Diffusion Models:

I shall be remiss not to mention Diffusion models as an exciting part of the alt architecture landscape, especially in the realm of Text to Image (for now). This free short course by is a good starting point to get familiar with diffusion models for the uninitiated.

There are a few variations in the architecture within diffusion models such as CNN based, transformer based, state space models etc. Further to that, there are variations in how these architectures scale. Of these, Latent Diffusion has been the dominant way to scale for high res image synthesis (Stable Diffusion is based on this architecture for example).

The breakthrough of Latent Diffusion Models (LDMs) is the concept of Latent Space, a computationally efficient, low dimensional space in which high-frequency, imperceptible details are abstracted away. LDMs are predominantly based on a convolutional backbone (U-Net CNN) and were improved upon by the introduction of Diffusion Transformers (DiT).

Hourglass Diffusion:

Enter Hourglass Diffusion! SOTA is a shifting goalpost in AI, and Hourglass Diffusion Transformer (HDiT) architecture aims to do exactly that for diffusion models. LDMs were shown not to be great at representing finer detail, leading to authors of this paper introducing a pure transformer architecture for high-resolution pixel-space image generation with subquadratic scaling of compute cost with resolution. Goodbye CNN/LDM!

But aren’t Transformers computationally inefficient? Not when you do this:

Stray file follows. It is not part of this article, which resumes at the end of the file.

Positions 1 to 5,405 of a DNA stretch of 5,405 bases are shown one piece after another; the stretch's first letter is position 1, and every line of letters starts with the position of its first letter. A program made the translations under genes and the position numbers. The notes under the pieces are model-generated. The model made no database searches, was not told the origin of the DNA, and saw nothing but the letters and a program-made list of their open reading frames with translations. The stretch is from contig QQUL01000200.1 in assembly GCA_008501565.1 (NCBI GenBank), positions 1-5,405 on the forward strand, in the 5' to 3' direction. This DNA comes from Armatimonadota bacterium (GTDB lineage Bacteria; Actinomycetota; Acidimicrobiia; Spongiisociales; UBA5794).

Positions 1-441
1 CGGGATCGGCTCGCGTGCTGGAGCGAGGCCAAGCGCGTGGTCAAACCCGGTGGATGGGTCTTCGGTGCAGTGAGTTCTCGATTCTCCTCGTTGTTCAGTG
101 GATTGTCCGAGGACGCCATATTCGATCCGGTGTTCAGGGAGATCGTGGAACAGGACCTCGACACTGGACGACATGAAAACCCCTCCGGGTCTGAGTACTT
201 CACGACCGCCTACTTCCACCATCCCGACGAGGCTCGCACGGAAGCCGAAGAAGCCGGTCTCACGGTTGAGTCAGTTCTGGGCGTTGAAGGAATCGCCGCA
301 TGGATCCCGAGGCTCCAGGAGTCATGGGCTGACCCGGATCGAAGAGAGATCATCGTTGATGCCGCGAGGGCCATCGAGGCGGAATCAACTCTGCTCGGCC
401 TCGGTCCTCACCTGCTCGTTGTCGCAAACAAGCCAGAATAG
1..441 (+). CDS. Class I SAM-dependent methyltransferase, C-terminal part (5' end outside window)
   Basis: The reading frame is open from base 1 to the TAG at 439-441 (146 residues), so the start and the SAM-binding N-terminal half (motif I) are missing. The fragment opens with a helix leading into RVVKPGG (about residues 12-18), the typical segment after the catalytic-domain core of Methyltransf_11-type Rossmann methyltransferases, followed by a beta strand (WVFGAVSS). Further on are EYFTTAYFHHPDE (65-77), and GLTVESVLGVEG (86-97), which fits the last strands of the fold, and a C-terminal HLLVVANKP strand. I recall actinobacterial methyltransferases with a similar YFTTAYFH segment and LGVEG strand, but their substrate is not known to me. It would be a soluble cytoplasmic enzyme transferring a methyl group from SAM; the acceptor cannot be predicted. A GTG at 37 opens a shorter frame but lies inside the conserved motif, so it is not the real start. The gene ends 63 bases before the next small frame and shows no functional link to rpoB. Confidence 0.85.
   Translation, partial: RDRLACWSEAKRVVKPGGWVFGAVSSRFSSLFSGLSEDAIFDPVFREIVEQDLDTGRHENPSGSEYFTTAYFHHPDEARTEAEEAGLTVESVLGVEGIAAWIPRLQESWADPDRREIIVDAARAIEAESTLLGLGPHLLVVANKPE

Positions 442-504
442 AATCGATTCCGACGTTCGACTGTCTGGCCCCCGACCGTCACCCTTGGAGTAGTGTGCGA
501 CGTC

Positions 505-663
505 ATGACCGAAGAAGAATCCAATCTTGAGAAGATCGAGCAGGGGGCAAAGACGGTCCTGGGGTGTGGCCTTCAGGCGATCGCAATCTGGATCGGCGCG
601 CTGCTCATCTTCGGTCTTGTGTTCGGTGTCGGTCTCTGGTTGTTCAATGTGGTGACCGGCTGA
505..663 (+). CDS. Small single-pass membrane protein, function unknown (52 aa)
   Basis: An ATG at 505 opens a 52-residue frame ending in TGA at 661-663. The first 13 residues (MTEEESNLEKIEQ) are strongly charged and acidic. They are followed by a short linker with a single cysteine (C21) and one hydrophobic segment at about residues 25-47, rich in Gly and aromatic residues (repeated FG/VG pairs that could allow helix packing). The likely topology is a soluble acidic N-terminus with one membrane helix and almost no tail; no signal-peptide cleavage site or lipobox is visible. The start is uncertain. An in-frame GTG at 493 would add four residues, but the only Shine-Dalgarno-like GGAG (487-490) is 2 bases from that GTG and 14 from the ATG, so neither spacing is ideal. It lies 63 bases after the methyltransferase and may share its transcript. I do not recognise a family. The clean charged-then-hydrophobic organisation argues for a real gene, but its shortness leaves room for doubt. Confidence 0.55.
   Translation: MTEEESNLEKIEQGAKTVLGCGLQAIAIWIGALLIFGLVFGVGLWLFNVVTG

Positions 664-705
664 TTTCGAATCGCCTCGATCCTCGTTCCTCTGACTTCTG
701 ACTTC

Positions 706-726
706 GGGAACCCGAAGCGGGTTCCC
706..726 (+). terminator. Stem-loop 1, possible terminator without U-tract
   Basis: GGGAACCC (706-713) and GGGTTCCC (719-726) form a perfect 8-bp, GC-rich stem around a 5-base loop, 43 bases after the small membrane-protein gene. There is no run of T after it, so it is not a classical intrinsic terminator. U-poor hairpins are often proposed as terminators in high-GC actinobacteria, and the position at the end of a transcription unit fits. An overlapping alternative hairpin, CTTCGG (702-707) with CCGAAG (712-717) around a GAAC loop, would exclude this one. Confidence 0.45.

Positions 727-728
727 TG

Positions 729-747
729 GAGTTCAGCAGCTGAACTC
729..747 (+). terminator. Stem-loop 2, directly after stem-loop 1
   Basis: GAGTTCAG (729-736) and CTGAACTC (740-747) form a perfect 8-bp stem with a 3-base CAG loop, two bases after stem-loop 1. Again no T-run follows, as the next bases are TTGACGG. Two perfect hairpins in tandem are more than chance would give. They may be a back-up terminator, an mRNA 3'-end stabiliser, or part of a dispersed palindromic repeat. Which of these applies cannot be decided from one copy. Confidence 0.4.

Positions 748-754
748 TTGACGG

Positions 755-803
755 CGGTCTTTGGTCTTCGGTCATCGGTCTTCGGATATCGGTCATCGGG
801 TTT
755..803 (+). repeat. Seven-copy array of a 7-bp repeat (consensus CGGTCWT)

Instead of treating images the same regardless of resolution, this architecture adapts to the target resolution, processing local phenomena locally at high resolutions and separately processing global phenomena in low-resolution parts of the hierarchy.

The paper claims to bridge the gap between scaling properties of transformers and and efficiency of U-nets, and given it comes from Katherine Crowson (ref Stable Diffusion), it is not to be taken lightly.

Ring Attention (Gemini 1.5?):

And finally, while we are discussing scaling long context, how can we not mention the elephant in the room - Gemini 1.5 Pro with its 10M context window, with a claimed (and community verified to an extent) near-perfect multimodal needle in a haystack recall up to 1M tokens.

How is that even possible? Is RAG dead? Gemini’s release has once again shifted the goalpost with people now wondering what use cases an infinite context could unlock. More importantly for the subject of this blog post, apart from being a mixture-of-expert (MoE) transformer-based model, what fundamental architectural changes has Deepmind employed to get to this scale without severely compromising on compute or efficiency.

One plausible theory is based on the Ring Attention paper, which leverages blockwise computation of self-attention and feedforward to distribute long sequences across multiple devices while fully overlapping the communication of key-value blocks with the computation of blockwise attention. 

Confused? The above is better explained as the following slide from Andreas Kopf’s presentation: 

Why Ring Attention matters is because it allows context length to scale linearly with the number of devices, all the while maintaining great recall, which makes the possibility of a near-infinite context very real. The caveat? It is for the GPU rich, which might be our constraint, not Google’s.

Only time will tell whether Transformers continue to dominate, but there is value in understanding alt architectures as we move into the era of AI in production vs demos. Memory efficiency will be crucial as we scale context and while there are leaders, there is no clear winner…yet! Fingers crossed for multiple winners across different architectures.

Until next time, happy reading!